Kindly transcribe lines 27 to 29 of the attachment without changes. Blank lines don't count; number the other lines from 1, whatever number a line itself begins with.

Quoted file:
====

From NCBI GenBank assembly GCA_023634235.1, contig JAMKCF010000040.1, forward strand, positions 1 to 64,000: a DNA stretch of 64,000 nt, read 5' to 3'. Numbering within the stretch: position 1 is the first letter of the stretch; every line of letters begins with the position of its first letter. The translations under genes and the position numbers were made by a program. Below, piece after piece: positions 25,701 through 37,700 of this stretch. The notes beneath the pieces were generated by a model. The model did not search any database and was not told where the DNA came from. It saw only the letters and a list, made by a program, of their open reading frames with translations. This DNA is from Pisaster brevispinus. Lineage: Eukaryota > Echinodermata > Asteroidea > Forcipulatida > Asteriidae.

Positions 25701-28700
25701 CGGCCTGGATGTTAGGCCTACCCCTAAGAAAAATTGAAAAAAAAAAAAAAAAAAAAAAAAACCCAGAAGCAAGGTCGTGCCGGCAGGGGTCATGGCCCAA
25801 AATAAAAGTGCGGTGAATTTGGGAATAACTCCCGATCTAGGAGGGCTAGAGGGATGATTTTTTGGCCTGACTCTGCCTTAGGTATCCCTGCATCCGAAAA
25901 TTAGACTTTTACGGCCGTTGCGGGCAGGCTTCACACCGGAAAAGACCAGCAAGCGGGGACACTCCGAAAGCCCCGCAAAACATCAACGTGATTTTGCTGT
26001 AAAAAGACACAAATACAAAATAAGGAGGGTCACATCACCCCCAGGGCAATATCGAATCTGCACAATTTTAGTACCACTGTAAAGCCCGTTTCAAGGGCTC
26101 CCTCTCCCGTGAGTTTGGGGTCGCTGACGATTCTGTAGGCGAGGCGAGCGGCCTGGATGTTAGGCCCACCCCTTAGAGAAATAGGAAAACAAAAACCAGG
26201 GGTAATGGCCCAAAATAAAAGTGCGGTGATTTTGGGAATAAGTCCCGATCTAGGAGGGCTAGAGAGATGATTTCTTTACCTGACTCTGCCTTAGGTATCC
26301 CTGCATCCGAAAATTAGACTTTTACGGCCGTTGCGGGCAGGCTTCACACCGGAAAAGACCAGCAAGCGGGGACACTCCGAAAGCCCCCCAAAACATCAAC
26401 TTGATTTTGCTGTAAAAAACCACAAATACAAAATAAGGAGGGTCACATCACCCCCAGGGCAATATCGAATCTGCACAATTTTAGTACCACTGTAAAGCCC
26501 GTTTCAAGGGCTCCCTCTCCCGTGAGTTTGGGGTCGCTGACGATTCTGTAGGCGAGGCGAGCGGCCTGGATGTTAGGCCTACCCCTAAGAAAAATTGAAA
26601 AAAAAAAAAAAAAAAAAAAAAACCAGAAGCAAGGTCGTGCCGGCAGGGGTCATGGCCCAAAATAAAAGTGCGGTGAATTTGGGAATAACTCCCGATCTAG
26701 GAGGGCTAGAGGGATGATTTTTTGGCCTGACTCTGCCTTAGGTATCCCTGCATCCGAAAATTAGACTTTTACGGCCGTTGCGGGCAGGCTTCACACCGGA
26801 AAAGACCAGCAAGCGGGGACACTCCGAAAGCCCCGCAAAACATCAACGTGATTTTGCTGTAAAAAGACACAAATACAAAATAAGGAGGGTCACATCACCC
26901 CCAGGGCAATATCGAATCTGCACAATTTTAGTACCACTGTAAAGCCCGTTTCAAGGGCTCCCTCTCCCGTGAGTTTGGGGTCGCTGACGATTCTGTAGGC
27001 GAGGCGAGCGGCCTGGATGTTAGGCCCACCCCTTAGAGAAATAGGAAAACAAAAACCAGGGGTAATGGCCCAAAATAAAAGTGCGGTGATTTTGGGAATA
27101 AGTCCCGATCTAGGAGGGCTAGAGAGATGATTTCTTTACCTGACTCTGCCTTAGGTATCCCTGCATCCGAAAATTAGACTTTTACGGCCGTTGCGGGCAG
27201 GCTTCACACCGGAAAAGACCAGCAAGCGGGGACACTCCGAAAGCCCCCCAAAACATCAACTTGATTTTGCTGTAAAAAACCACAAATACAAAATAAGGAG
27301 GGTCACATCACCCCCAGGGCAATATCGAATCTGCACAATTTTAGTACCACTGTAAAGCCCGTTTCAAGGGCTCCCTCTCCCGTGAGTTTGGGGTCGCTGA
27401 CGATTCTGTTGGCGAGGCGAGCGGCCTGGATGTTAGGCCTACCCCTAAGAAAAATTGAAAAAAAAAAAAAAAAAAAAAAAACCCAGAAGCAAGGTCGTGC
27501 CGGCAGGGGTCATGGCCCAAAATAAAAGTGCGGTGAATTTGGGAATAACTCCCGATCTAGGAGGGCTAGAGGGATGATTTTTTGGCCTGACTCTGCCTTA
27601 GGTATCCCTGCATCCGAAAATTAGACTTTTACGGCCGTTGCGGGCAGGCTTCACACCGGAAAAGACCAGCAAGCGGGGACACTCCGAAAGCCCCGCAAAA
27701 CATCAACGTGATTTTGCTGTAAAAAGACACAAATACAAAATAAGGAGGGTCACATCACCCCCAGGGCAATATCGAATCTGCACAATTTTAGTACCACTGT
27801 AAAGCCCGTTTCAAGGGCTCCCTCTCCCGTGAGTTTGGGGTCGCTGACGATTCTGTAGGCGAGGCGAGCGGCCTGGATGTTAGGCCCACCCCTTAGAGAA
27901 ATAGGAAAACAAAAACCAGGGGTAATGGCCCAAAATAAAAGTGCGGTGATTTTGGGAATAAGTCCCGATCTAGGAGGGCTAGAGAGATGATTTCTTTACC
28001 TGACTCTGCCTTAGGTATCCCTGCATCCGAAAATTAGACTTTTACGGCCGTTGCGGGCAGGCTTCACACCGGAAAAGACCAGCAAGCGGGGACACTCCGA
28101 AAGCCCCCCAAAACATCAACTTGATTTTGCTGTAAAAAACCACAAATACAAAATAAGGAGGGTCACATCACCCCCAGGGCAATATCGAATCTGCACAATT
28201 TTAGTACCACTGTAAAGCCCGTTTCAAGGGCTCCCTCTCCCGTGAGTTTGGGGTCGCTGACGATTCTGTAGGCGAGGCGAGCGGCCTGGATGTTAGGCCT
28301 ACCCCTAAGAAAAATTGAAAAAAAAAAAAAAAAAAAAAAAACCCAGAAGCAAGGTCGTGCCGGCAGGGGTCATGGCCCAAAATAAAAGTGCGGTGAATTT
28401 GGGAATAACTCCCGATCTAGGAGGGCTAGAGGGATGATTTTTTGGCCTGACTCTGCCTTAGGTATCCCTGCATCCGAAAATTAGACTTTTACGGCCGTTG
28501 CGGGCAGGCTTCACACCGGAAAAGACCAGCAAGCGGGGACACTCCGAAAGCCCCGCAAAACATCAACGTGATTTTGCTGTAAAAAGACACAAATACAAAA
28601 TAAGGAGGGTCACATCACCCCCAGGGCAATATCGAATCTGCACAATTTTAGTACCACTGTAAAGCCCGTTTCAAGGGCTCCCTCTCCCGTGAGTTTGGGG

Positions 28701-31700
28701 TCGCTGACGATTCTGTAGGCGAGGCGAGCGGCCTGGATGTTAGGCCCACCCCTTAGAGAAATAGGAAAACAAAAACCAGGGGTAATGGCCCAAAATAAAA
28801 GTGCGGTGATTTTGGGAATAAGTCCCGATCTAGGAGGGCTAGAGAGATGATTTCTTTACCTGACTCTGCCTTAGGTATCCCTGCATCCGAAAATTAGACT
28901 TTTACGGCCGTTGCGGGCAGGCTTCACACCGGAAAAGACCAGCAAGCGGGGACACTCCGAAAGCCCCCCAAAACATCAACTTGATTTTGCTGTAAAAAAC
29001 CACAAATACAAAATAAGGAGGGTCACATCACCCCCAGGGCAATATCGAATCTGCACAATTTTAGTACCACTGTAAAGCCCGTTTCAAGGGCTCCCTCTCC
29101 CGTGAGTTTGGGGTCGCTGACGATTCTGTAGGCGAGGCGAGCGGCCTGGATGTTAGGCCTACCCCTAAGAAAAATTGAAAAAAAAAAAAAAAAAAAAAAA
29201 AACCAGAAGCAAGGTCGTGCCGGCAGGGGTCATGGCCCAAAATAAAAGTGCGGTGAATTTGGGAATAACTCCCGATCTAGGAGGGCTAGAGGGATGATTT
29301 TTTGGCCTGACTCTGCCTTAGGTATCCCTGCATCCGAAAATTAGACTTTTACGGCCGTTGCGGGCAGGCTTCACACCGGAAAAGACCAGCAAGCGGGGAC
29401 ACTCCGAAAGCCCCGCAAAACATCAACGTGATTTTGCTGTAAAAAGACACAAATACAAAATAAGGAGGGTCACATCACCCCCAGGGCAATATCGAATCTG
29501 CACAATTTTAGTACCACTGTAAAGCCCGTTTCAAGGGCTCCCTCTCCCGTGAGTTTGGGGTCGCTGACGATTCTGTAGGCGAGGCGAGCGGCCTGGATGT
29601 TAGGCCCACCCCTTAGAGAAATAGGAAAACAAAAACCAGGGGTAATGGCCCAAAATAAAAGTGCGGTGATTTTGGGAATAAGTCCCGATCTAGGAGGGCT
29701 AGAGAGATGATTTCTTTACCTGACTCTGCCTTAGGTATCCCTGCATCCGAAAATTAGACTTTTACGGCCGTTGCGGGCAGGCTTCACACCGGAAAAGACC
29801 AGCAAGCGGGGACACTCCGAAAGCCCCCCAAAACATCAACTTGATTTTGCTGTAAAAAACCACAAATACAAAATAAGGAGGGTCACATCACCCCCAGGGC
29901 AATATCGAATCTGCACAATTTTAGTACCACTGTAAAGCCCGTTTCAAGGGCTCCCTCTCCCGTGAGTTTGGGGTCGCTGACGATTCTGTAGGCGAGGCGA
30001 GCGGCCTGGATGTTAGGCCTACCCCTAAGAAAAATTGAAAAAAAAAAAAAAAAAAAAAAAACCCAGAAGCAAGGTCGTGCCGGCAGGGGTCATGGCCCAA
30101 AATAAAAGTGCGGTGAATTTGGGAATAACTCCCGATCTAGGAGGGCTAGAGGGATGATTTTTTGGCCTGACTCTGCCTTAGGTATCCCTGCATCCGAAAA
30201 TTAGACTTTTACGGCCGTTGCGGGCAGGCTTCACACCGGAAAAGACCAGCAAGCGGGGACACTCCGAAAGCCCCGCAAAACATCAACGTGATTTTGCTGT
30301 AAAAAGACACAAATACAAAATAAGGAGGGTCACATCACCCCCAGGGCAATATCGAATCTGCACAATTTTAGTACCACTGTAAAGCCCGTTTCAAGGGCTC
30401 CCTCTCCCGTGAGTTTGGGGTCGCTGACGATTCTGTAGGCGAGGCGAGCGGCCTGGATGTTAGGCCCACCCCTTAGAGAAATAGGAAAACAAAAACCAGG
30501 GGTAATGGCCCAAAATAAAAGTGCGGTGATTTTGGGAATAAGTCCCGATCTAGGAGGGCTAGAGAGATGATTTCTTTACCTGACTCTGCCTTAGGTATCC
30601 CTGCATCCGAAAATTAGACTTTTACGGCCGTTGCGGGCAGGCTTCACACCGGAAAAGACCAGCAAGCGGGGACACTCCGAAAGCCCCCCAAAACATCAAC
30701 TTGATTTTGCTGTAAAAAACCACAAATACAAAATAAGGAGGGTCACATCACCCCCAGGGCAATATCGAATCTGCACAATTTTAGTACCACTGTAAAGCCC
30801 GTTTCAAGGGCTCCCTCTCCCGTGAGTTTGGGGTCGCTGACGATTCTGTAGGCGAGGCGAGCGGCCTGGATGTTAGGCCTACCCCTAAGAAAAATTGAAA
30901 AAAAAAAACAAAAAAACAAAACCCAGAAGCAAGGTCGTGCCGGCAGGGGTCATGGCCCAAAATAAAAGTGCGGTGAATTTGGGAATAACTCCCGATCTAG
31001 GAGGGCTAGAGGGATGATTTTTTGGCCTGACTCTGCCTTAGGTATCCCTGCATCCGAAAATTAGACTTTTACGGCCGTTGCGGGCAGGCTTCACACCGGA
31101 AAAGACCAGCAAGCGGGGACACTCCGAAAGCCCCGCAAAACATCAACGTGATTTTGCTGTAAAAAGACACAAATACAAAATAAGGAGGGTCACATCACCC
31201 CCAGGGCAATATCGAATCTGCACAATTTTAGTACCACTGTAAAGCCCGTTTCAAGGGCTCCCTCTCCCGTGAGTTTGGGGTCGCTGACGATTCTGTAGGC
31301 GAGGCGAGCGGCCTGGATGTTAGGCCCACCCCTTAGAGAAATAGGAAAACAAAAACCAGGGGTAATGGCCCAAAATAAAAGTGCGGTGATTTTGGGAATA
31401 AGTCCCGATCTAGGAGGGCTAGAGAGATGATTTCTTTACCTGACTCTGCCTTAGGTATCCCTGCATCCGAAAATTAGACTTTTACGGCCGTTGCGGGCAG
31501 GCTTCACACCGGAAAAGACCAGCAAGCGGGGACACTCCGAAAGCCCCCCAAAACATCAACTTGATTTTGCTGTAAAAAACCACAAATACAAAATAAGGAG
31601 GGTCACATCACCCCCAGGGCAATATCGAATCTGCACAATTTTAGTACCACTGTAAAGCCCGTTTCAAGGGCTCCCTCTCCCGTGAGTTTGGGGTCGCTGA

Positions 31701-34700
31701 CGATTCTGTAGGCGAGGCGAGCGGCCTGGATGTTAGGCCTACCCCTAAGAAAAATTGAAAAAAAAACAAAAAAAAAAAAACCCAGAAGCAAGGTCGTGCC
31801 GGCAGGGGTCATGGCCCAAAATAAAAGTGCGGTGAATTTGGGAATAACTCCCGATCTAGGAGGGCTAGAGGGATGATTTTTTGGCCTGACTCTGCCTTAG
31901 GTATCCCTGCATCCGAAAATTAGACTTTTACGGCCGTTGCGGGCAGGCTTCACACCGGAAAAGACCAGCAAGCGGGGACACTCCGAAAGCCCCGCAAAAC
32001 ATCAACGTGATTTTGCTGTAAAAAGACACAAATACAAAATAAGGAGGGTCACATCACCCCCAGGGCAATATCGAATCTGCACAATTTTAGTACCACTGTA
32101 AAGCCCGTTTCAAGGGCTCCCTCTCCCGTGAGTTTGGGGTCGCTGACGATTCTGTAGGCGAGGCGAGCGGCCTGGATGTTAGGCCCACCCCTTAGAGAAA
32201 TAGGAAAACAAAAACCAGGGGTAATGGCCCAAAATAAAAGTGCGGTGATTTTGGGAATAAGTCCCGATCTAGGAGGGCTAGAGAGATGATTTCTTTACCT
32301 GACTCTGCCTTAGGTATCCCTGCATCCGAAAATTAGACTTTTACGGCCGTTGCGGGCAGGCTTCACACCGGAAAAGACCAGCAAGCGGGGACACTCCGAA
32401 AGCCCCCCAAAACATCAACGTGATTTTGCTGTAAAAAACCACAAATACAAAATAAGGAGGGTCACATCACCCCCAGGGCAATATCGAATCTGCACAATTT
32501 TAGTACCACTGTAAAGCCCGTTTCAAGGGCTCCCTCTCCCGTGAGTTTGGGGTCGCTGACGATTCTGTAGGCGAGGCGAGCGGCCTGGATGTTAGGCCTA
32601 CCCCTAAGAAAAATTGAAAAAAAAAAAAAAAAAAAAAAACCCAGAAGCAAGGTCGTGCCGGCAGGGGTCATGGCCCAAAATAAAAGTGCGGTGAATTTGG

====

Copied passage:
28101 AAGCCCCCCAAAACATCAACTTGATTTTGCTGTAAAAAACCACAAATACAAAATAAGGAGGGTCACATCACCCCCAGGGCAATATCGAATCTGCACAATT
28201 TTAGTACCACTGTAAAGCCCGTTTCAAGGGCTCCCTCTCCCGTGAGTTTGGGGTCGCTGACGATTCTGTAGGCGAGGCGAGCGGCCTGGATGTTAGGCCT
28301 ACCCCTAAGAAAAATTGAAAAAAAAAAAAAAAAAAAAAAAACCCAGAAGCAAGGTCGTGCCGGCAGGGGTCATGGCCCAAAATAAAAGTGCGGTGAATTT